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East Hoathly Village Concerns Blog » 2016 » July

East Hoathly Village Concerns Blog

lots of acronyms – please see categories: Abbreviations

Archive for July, 2016

What is WDC up to?

Thursday, July 28th, 2016

From SWOT:


Briefly, the Council has decided:

  1. Not to review the Core Strategy (CS) as required by the examining inspector, but to compile an entirely new local plan despite the CS only being adopted in 2013.
  1. To entirely withdraw the Strategic Sites Local Plan in May 2015, rather than include an amendment to one strategic site in Hailsham as requested by the inspector.
  1. Not to produce the Delivery and Sites Allocation Local Plan, a fundamental part of the local plan .
  1. To backdate the start of the new local plan to 2013, despite there being in place a current, adopted, NPPF compliant Core Strategy.
  1. To accept a Strategic Housing Market Assessment containing major errors that result in the inflated OAHN of 735 houses/year.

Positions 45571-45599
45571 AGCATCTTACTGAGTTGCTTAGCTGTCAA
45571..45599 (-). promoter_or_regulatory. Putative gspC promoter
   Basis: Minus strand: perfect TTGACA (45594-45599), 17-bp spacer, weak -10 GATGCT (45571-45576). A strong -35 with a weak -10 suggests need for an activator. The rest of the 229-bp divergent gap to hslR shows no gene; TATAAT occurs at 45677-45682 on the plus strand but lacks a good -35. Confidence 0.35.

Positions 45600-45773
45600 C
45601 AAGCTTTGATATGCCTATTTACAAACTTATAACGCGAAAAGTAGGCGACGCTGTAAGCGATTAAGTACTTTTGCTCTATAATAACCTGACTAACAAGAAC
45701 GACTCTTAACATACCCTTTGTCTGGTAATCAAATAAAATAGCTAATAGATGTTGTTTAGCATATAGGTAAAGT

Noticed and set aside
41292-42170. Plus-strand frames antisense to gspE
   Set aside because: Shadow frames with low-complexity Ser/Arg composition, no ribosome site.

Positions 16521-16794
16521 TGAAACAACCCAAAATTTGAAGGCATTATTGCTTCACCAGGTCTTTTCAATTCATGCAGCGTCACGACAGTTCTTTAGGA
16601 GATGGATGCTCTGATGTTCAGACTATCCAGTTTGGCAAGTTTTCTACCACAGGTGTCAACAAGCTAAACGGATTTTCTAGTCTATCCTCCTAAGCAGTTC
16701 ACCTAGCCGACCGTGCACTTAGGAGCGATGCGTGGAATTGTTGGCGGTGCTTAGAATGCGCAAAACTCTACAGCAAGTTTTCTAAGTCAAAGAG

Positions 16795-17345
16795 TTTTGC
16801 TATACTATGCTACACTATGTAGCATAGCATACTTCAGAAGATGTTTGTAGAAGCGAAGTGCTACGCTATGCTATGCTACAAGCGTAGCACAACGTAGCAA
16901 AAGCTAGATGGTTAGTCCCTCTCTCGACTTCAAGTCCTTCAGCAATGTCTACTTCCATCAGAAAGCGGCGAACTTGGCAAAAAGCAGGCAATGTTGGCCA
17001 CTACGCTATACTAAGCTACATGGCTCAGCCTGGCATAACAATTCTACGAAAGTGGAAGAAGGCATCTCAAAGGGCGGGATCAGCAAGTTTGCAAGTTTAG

1. To produce a five year land supply (5YLS) paper that grossly underestimates the actual land supply position

The result of these actions is to create practically a perfect storm resulting in the almost total inability of the Council to refuse most housing planning applications. This results in a totally unsatisfactory developer led situation.

The Council has recently published its 5 year land supply as at 31 March 2016. This document contains errors in both the numbers and the analysis. When corrected, the document would demonstrate that the Council does have a 5YLS. Thus, you should be able to use the current Core Strategy when you are considering applications, rather than follow the incorrect officer advice that the relevant housing policies are out of date. With one or two exceptions, most rural authorities work very hard and take, where necessary, a very imaginative approach to be able to demonstrate a successful 5YLS. However, not Wealden, who appear to gone out of their way to show that they don’t have a 5YLS.